According to the omega formula in B-L tau is used in the Omega estimation to determine the degree of uncertainty given to views of the investor:

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So, if tau is given a low value then the inverse of omega will be large and therefore suppose a lot of uncertainty in the investors view and so giving more importance to implicit returns in contrast to investors. In short, and based on this assumption (don't hesitate in correct it) tau can be used to calibrate the importance I give to investors views in opposition to implicit returns and vice versa.

Supposing the above statement is correct, according to Thomas M. Idzorek paper on B-L model regarding page 15 he comments that

"When the covariance matrix of the error term ( Ω ) is calculated using this method, the actual value of the scalar ( τ ) becomes irrelevant because only the ratio τ ω / enters the model. For example, changing the assumed value of the scalar ( τ ) from 0.025 to 15 dramatically changes the value of the diagonal elements of Ω , but the new Combined Return Vector ( ] [ R E ) is unaffected. "

I have made some calculations assigning tau a 0.025 and a 1 and the new Combined Return Vector is unaffected

Then I understand that there is no way I can assign investors views a degree of uncertainty because it does not matter the value I assign to tau, that the return vector will be the same.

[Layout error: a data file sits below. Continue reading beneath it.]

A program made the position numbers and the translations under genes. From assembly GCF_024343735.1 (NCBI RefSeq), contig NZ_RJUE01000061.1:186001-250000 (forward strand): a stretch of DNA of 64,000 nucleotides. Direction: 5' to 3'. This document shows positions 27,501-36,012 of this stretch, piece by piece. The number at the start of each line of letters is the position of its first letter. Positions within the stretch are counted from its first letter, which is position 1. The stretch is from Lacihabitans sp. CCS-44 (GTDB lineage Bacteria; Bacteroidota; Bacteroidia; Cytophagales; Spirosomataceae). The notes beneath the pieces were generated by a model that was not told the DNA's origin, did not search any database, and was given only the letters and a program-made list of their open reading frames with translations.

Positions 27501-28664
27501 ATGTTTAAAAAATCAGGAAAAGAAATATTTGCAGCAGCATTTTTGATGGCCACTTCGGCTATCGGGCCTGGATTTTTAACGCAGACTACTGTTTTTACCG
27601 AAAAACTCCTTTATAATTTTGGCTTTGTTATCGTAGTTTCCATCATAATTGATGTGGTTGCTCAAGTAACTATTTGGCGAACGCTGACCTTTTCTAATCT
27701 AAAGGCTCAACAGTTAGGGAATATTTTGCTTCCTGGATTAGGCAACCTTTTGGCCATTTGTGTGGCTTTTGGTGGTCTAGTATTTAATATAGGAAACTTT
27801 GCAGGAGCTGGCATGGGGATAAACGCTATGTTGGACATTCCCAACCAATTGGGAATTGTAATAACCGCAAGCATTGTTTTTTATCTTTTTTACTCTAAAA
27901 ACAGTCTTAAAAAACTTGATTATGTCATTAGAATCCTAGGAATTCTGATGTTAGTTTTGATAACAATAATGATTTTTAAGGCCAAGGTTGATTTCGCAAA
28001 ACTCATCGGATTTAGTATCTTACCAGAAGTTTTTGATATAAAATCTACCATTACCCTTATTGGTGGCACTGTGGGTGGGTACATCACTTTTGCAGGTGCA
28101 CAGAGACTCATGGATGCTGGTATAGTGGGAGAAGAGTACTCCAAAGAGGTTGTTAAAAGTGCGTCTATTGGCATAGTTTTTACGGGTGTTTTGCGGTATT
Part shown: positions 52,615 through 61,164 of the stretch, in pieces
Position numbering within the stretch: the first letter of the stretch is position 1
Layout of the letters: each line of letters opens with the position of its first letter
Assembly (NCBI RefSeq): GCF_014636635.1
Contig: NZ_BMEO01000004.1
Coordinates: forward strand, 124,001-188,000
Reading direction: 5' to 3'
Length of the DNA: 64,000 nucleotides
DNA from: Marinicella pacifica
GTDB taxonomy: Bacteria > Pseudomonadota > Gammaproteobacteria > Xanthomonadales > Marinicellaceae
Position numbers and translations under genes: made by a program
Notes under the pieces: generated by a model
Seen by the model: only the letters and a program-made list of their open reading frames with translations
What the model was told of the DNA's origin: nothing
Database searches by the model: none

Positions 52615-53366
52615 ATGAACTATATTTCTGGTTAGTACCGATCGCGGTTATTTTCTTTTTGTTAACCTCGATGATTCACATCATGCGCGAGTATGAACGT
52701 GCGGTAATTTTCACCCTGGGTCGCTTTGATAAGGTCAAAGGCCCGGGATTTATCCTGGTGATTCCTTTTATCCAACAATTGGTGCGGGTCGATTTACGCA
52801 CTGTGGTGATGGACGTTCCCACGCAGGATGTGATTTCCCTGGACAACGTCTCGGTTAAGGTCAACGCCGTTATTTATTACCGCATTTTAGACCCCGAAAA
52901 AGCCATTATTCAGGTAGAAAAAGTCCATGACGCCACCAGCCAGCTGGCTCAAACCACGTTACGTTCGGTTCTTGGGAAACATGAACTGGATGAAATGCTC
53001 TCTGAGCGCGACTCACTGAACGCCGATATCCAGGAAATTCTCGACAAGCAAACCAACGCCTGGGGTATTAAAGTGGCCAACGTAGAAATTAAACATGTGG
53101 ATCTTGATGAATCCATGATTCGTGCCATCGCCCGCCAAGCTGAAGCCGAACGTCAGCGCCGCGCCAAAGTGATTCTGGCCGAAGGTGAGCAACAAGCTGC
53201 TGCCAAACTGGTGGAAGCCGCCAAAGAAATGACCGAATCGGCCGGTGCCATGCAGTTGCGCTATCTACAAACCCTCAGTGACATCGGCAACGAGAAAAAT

Therefore, my questions are: Are my statements above correct? If so , whats the point of the existence of tau? Are there alternative methods to determine investors uncertainty / weights given to implicit or investor returns ?

Thank you in advance for taking your time reading my post.


Your statement about the properties of $\tau$ is correct. $\tau$ is a measure of uncertainty. I think the problem you are having is because in most practical situations nobody really knows what values should be used for $\tau$ and/or $\Omega$.

There is plenty of practical advice out there, and some of it is very confusing! For example, Jay Walters has written an entire paper on $\tau$ (see https://papers.ssrn.com/sol3/papers.cfm?abstract_id=1701467). That paper discusses the origin of $\tau$ as a measure of an investors uncertainty in their prior returns. Unfortunately, this does not translate into practical advice and it refers to different papers giving different values for $\tau$ (0.05 in one paper and 1.0 in another).

Nobody really knows what $\Omega$ should be either because that would require them to have an estimate of the uncertainty of the views. Most human-generated forecasts don’t come with an associated covariance matrix. Hence, most people use an $\Omega$ that is derived from their estimate of the variance matrix. So, for example, Idzorek’s formula for $\Omega$ assumes that the forecasts are independent when they are not likely to be in practice.

Idzorek’s formula has rolled $\tau$ in to the estimate of $\Omega$. That inclusion means that the effect of $\tau$ is cancelled out in the Combined Return Vector. Hence, as you have noticed, you cannot use $\tau$ as a single scalar to alter the weight of the prior in the final Combined Return Vector if you use Idzorek’s formula. Including $\tau$ has the advantage of giving one single result, but that is not necessarily what you need.

A simple modification to Idzorek’s formula would be to set $\Omega = diag(P\Sigma P’)$. The Combined Return Vector would then change as $\tau$ changes.

Another popular choice for $\Omega$ is given in chapter 9 of Meucci’s Risk And Asset Allocation (and also discussed at Black-Litterman, how to choose the uncertainty in the views $\Omega$ for smooth transitions form prior to posterior). Meucci suggests that people use: $\Omega = (\frac{1}{c} -1) P\Sigma P’$

  • $\begingroup$ Yep , great response $\endgroup$ – ge00rge Jul 25 '18 at 19:49

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